Seasons of Wildlife

A white crab spider sitting on a purple coneflower. L. Hubers/USFWS

Even when it seems like there is nothing going on, whether in the heat of summer or the frigid winter, wildlife or signs of it, are everywhere.  

  • January

    A snow bunting sitting on a snow bank. L. Hubers/USFWS

    Cold and snow make life difficult for most animals in the Northern Great Plains but some birds actually consider this the southern part of their range. Look for Lapland longspurs, snow buntings and horned larks along roadsides and fields. Every few years snowy owls can also be seen during winter months.

  • February

    A pair of Canada geese standing on an ice covered pond. L. Hubers/USFWS

    Although it seems crazy, great horned owls are beginning to nest even though spring can still be months away. A few hardy Canada geese may venture out at the end of the month.


  • March

    Western meadowlark standing on a post. L. Hubers/USFWS

    Just when you think winter will last forever, spring migrants begin to return. Look for waterfowl, especially white-fronted, snow, and Canada geese, goldeneyes and widgeon from mid- to late March and into April. Listen for sandhill cranes which can often be heard but not seen as they migrate north. Bald eagles can often be observed following waterfowl migrations. Our first passerines such as robins and meadowlarks also appear near the end of March.

  • April

    Three white pelicans flying. L. Hubers/USFWS

    When the ice and snow finally melt, the prairies come alive. Ducks and geese can be seen on nearly every wetland. American white pelicans also appear along with marsh birds like herons, egrets, grebes and coots. Yellow-rumped warblers as well as ruby- and golden-crowned kinglets herald the beginning of the warbler migration with their appearance at the end of April. Some of the larger shorebirds like avocets and willets appear at the end of the month.

  • May

    Close up of a leopard frog in a pond. L. Hubers/USFWS

    Warblers are the star in May. Early in the month, birdwatching is easier before the trees leaf out allowing great opportunities to catch a glimpse of some of the many warblers that pass through. Some ducks such as mallards and pintails will already be nesting as will Canada geese. Shorebirds can now be seen alongside wetlands and in flooded fields.  Listen for the snores and grunts of leopard frogs courting females.

  • June

    Spotted fawn lying in the grass. Photo by USFWS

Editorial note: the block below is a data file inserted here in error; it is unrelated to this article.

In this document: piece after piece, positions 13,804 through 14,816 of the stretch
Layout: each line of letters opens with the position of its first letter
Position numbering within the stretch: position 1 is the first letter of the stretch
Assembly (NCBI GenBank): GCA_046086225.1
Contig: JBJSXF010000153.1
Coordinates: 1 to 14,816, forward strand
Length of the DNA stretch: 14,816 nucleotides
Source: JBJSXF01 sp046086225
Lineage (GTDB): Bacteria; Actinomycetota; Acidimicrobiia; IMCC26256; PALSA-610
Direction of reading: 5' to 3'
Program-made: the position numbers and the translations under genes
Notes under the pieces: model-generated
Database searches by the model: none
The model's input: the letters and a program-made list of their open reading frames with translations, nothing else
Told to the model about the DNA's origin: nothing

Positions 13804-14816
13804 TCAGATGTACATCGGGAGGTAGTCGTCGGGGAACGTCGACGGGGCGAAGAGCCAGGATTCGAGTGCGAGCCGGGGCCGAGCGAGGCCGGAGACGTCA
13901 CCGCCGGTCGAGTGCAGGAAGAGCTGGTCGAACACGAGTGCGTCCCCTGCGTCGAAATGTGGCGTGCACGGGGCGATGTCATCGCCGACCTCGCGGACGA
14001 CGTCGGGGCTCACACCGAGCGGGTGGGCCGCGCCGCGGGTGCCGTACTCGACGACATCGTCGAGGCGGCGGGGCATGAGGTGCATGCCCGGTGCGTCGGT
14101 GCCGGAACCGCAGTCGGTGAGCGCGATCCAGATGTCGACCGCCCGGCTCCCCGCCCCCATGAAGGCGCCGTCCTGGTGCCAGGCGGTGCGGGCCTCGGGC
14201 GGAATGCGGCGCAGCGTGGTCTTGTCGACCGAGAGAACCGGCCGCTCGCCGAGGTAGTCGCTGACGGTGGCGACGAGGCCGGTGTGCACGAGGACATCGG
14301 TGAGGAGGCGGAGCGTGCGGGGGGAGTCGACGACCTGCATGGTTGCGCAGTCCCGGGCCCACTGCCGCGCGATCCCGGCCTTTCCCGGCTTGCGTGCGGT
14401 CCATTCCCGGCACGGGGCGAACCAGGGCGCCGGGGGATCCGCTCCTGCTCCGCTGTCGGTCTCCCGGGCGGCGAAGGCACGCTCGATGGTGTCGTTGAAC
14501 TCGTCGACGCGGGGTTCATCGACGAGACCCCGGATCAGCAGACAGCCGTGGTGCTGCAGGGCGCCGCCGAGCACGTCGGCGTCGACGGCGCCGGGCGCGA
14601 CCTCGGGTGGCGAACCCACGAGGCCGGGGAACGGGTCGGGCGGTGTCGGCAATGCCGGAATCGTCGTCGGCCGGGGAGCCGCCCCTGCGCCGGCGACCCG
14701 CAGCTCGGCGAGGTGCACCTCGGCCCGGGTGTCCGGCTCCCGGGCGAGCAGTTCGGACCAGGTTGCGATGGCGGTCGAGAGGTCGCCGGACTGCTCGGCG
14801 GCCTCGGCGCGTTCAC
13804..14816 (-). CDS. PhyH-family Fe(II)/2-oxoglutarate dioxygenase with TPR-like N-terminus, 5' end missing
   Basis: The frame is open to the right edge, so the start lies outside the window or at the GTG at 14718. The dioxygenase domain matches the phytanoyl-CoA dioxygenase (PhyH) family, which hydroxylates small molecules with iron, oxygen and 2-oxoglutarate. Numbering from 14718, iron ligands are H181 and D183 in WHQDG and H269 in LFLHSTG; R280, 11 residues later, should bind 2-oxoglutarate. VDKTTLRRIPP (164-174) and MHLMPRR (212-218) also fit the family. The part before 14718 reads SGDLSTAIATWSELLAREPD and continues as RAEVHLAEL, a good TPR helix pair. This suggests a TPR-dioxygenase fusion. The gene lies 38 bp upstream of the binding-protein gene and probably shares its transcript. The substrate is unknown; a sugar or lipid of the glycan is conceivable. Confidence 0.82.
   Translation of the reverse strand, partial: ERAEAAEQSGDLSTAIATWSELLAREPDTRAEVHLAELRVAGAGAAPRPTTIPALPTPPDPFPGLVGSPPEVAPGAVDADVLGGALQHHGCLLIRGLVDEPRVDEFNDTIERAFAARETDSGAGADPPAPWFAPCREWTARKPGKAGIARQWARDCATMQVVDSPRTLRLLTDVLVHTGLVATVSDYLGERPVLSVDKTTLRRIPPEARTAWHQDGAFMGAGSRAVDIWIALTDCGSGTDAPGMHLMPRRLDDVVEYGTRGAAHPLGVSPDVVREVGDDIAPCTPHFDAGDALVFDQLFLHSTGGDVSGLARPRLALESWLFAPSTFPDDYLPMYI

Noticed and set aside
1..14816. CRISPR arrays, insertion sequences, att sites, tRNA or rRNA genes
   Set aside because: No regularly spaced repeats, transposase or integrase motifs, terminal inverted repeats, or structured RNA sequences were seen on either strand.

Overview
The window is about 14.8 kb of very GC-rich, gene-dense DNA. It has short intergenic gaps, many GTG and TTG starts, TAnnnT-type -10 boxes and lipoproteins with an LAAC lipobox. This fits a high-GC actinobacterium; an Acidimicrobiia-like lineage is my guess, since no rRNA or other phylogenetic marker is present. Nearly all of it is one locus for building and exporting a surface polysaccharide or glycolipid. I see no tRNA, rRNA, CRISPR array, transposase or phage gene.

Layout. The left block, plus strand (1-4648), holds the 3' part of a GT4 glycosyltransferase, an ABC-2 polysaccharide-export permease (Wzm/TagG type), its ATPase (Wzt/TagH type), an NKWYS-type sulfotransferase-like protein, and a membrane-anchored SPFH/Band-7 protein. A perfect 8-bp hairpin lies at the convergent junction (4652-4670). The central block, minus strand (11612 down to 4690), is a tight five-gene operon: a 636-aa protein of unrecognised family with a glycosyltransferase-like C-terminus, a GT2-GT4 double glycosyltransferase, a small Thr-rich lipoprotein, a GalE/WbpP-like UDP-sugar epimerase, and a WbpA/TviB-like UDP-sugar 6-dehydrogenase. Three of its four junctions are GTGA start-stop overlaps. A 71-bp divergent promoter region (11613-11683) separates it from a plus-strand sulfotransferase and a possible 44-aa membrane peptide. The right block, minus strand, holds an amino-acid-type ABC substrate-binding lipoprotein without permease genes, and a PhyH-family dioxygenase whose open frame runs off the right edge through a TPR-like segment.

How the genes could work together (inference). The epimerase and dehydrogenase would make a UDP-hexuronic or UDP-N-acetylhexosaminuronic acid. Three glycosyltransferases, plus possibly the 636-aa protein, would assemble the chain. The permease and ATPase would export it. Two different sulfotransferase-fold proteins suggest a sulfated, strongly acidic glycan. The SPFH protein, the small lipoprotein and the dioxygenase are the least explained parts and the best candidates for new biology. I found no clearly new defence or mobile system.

Most of the birds just passing through (migrating) will be gone by now. Birds seen in June will probably be nesting here. Look for the first duck and goose broods. The first fawns will also make their appearance in June...though they are rarely seen.


  • July

    Dickcissel in a tree.  Photo by USFWS

    Later nesting ducks like gadwall and blue-winged teal will be appearing with broods. Canada geese will be grouping up on large lakes in preparation for their flightless period during their molt, when they replace old feathers with new. By the end of the month some shorebirds will already be heading south from their northern breeding sites. Look for dickcissels and bobolinks in the grasslands.

  • August

    A Wilson's phalarope in a pond. Photo by USFWS

    As some wetlands dry up, mudflats are exposed, just in time for migrating shorebirds. Warblers may start showing up at the end of the month. Waterfowl are grouping up and feeding furiously to build up energy stores for fall flights.

  • September

    Blue-winged teal male preening his feathers.  Photo by USFWS

    Warblers and other passerines will be heading for warmer climates this month. Blue-winged teal are the last of the ducks to arrive in spring and the first to go in the fall. American coots may be everywhere one day and gone the next.


  • October

    Bald eagle sitting in a leafless tree. L. Hubers/USFWS

    October is another big month for migration. Ducks and geese as well as tundra swans will be coming through before wetlands freeze up. Red-tailed hawks and eagles will also be heading south. At the end of the month look for common goldeneyes and buffleheads.  White-tailed deer can be seen more often as they lose habitat to harvesting activities and bucks become more interested in does.


  • November

    Red fox sitting in the snow. L. Hubers/USFWS

    If water is still open, look for mergansers, the latest waterfowl migrants. If the weather is mild, other waterfowl and even egrets or herons may still be seen. Eagles can often be seen even after ice up.  Coyotes and red fox may be seen or heard more often while looking for mice and rabbits for a winter feast.


  • December

    Snow covered white-tailed deer looking for food. L. Hubers/USFWS

    By now only our hardy winter residents are left. Look for downy and hairy woodpeckers, black-capped chickadees and nuthatches. Sharp-tailed grouse and ring-necked pheasants can also be found year-round. White-tailed deer can be seen scrounging for food wherever they can find it. To find out more about which birds stick around for the winter join us for the Christmas Bird Count.


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